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Cavalleria Rusticana (Intermezzo)

Composer: Pietro Mascagni

Instrument: Marimba

Level: Intermediate

Published: 2011

Price: €14.00

Item details

  • Description +
    • Duration: 5 min.

      "That instrument makes a huge, warm sound, and the demeanour and virtuosity of soloist Eriko Daimo made this a performance to remember. Watching and hearing the four mallets play slow-moving, long-line, four-part harmony was extraordinary. No recording could capture that mesmerising combination of sound and sight."



      Martin Adams, editor

      The Irish Time
                                                                  (March 2015)

  • Instrumentation +
    • Marimba (5-octave)

  • Watch+
  • About the composer +
    • Pietro Mascagni (1863-1945) is one of the most important Italian composers of the turn of the 20th century. The formidable success of his first masterpiece in 1890, Cavalleria Rusticana, unfortunately eluded many of his following works. Mascagni however wrote 15 operas, an operetta, several beautiful orchestral and vocal works, as well as songs and piano music. He enjoyed amazing operatic successes during his lifetime, and at the same time pursued a very successful career of conductor. Mascagni's approach to opera differed a lot from that of his friend and rival Puccini, which arguably was one of the factors that led to an under-appreciation of the value of his music by critics.

  • Reviews +
    • Review (Percussive Notes, July (60) 2012)

      In this beautiful composition elegantly arranged for marimba, Eriko Daimo has skillfully retained the loveliness of this opera intermezzo in a solo work.

      Approximately five minutes in length, this two-page chorale spans nearly four octaves, but hovers primarily in the rich middle to lower range of the instrument. Although it is almost entirely rolled, Daimo includes a handful of struck chords, decorative single-line figures, grace notes, and piano rolls to provide some variety within the texture. Independent one-handed rolls are required in three instances in the right hand, but otherwise, all rolls could be performed as hand-to-hand or sequenced, depending on the performer’s preference. The original work makes use of a gradually increasing chordal texture in several places, featuring contrary motion in outer lines as inner voices are added. This is scored very effectively and, again, creates variety in texture during parts of the chorale.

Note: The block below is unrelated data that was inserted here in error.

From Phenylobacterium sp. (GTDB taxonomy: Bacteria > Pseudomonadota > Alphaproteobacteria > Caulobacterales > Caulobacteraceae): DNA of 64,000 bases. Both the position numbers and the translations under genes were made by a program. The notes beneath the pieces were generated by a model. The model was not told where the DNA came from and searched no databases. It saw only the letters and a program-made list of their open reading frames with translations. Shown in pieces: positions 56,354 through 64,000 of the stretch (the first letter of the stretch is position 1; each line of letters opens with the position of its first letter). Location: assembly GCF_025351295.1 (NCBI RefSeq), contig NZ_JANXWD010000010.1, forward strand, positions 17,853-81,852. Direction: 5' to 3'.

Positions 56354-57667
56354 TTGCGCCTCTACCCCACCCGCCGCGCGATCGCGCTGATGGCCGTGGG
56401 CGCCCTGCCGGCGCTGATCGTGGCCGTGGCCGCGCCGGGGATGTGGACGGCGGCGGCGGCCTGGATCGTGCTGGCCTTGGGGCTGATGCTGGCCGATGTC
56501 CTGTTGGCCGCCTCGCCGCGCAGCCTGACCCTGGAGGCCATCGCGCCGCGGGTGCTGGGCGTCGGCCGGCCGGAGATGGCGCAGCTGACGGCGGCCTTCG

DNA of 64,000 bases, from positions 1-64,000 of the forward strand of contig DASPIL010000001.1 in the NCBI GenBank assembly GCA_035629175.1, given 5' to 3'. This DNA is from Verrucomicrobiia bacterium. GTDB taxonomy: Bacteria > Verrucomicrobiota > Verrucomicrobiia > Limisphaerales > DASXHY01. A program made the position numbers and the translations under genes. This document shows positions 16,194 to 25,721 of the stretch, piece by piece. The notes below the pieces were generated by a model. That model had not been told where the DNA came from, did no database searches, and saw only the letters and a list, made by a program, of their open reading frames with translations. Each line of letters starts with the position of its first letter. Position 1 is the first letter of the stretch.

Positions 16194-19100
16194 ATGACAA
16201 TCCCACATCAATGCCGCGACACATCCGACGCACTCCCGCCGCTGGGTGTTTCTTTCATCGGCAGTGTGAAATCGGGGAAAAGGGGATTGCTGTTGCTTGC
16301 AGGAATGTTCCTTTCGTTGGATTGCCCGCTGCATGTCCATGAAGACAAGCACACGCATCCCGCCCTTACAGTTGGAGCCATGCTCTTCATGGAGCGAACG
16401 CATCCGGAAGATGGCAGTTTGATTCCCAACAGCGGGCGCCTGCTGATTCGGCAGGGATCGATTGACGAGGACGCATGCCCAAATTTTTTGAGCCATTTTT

There are limited dynamic markings and no tempo variations notated, but several phrases are marked with expressive terminology, and these indications should give the performer both permission and the expectation to add appropriate phrasing and shaping. Because of the beauty of the original intermezzo and the skillful care in the transcription, this new chorale for solo marimba is certain to be a popular addition to recitals and professional performances.

      —Josh Gottry

  • Credits +
    • Front Cover layout: Sune Kliborg Lynge (Kliborg Design)
      Engraving: Eriko Daimo & Johan Svitzer
      Photo: Ryusei Kojima
      Printed in Copenhagen, Denmark

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